The Analyst, Symbolization and Absence in the Analytic Setting

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(1975). International Journal of Psycho-Analysis, 56:1-22

The Analyst, Symbolization and Absence in the Analytic Setting (On Changes in Analytic Practice and Analytic Experience)—In Memory of D. W. Winnicott

André Green

Tyger! Tyger! burning bright

In the forests of the night

What immortal hand or eye

Dare frame thy fearful symmetry?

W. BLAKE, The Tyger 

………………………………… but something

Drives me to this ancient and vague adventure,

Unreasonable, and still I keep on looking

Throughout the afternoon for the other tiger,

The other tiger which is not in this poem.

J. L. BORGES, The Other Tiger

Every analyst knows that an essential condition in a patient's decision to undergo analysis is the unpleasure, the increasing discomfort and ultimately the suffering he experiences. What is true of the individual patient in this connection is equally true of the psychoanalytic group. Despite its appearance of flourishing, psychoanalysis is going through a crisis. It is suffering, so to speak, from a deep malaise. The causes of this malaise are both internal and external. For a long time we have defended ourselves against the internal causes by minimizing their importance. The discomfort to which the external causes subjects us has now forced us to the point where we must attempt to analyse them. It is hoped that, as a psychoanalytic group, we carry within us what we look for in our patients: a desire for change.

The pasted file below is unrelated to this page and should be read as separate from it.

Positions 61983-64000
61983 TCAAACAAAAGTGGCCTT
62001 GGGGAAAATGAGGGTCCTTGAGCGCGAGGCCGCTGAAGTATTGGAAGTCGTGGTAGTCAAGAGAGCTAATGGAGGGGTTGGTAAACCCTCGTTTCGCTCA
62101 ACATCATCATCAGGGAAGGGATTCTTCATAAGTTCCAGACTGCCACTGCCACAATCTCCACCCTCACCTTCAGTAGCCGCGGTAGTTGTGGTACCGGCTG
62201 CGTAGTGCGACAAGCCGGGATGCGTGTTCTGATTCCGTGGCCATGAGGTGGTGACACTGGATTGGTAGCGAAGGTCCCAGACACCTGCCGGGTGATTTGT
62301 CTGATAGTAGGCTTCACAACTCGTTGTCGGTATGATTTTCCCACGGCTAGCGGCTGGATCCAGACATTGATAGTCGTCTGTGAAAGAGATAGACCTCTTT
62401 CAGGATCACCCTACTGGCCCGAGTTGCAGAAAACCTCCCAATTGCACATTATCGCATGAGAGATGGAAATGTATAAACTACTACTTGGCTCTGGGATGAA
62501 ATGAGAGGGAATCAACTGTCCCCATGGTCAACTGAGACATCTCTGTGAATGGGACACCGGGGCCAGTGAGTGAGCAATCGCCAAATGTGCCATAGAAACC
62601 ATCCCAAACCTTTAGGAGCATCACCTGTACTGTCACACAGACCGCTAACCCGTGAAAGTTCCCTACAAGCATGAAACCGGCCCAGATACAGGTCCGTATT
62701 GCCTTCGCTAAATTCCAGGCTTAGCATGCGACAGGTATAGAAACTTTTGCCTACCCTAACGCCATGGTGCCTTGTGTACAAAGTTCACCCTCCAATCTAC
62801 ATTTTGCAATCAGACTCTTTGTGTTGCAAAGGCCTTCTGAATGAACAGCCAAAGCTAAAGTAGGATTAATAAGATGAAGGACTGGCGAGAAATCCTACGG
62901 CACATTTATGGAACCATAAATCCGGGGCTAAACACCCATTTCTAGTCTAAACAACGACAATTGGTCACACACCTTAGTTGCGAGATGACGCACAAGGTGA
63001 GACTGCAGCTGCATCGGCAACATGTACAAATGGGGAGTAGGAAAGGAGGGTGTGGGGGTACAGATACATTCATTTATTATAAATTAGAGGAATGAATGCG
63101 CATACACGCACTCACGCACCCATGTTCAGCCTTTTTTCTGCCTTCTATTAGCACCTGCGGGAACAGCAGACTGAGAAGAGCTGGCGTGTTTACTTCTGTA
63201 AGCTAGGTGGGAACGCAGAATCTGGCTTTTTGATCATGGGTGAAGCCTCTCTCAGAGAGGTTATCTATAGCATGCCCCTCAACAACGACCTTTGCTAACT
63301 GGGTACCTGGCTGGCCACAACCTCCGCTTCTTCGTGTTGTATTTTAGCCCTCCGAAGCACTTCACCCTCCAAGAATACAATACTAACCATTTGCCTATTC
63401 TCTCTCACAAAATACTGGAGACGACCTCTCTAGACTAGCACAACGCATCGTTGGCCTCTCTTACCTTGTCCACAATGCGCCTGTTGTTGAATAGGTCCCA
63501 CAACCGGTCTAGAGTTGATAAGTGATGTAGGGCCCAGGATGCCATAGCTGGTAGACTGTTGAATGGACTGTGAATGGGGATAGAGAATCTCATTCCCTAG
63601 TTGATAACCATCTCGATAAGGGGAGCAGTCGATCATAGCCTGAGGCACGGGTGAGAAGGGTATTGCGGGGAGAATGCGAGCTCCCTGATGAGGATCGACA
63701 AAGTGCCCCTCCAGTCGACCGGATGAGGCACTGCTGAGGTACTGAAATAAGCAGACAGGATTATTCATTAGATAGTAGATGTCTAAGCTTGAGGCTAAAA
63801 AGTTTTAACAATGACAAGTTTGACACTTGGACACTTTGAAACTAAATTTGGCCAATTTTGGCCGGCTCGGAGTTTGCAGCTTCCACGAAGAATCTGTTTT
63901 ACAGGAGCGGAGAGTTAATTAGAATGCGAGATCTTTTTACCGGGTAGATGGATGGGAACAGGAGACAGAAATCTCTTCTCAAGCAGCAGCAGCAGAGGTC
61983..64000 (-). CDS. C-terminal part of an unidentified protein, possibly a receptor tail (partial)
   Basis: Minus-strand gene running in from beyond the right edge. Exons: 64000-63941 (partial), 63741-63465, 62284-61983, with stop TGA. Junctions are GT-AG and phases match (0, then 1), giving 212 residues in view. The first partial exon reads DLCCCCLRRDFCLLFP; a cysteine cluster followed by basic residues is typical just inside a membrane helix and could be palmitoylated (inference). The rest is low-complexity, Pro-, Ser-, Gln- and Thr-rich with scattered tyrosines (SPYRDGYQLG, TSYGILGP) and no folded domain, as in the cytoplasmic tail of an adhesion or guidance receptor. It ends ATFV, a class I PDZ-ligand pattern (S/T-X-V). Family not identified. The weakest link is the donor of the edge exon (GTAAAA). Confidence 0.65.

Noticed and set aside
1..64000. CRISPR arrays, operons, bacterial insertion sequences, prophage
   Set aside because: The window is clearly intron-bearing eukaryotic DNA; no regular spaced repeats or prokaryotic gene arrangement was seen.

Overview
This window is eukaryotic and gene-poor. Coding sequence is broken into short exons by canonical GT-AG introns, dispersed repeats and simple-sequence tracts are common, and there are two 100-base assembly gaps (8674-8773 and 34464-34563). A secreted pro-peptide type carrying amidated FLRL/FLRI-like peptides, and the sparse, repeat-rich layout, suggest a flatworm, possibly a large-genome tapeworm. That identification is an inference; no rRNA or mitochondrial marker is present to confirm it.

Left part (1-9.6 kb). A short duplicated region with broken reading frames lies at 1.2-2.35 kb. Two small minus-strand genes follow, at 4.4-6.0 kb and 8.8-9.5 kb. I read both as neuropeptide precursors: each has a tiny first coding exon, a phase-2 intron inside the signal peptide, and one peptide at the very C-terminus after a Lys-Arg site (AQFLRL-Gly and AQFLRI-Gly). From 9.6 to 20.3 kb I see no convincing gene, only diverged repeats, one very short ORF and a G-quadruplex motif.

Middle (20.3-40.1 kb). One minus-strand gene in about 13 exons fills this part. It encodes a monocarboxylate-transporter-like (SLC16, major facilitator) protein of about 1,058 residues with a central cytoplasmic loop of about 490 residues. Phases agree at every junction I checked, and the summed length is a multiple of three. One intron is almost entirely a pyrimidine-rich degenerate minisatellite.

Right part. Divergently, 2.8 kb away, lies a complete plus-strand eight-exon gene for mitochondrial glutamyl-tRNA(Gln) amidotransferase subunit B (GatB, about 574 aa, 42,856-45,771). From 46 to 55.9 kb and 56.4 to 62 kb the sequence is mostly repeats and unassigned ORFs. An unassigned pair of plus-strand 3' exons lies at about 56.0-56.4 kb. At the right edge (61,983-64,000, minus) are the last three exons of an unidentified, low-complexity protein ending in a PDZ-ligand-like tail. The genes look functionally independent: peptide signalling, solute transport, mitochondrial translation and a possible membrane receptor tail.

Any analysis of the present situation within psychoanalysis must operate on three levels: (1) an analysis of the contradictions between psychoanalysis and the social environment; (2) an analysis of the contradictions at the heart of psychoanalytic institutions (those intermediaries between social reality on the one hand, and psychoanalytic theory and practice on the other; and (3) an analysis of the contradictions at the very heart of psychoanalysis (theory and practice) itself.

We face a difficulty in regard to the interconnectedness of these three levels. To mix them leads to confusion; to separate them leads to splitting. If we were fully satisfied with the current state on the third level alone, we would be inclined to ignore the other two. That this does not always happen is undoubtedly linked with factors operating in the first two levels. However, I shall have to leave for the time being the ambitious aim of articulating the three levels. At present we have enough on our hands to try to examine certain contradictions in psychoanalytic theory and practice which give rise to the malaise previously mentioned. Anna Freud (1969), in her lucid and courageous analysis of 'Difficulties in the Path of psychoanalysis' from various sources, has reminded us that psychoanalysis found the way into the knowledge of Man through the negative experience of neurosis. Nowadays we have the opportunity to learn about ourselves through our own negative experience. Out of our present malaise may emerge both an elaboration and a transformation.

In this paper, devoted to recent changes brought about by psychoanalytic practice and experience, I should like to examine the following three topics:

(1) the role of the analyst, in a wider conception of countertransference, including his own imaginative elaboration, (2) the function of the analytic setting and its relation to mental functioning, as shown by the process of symbolization, and (3) the role of narcissism, which opposes and complements that of object relations, as much in theory as in practice.

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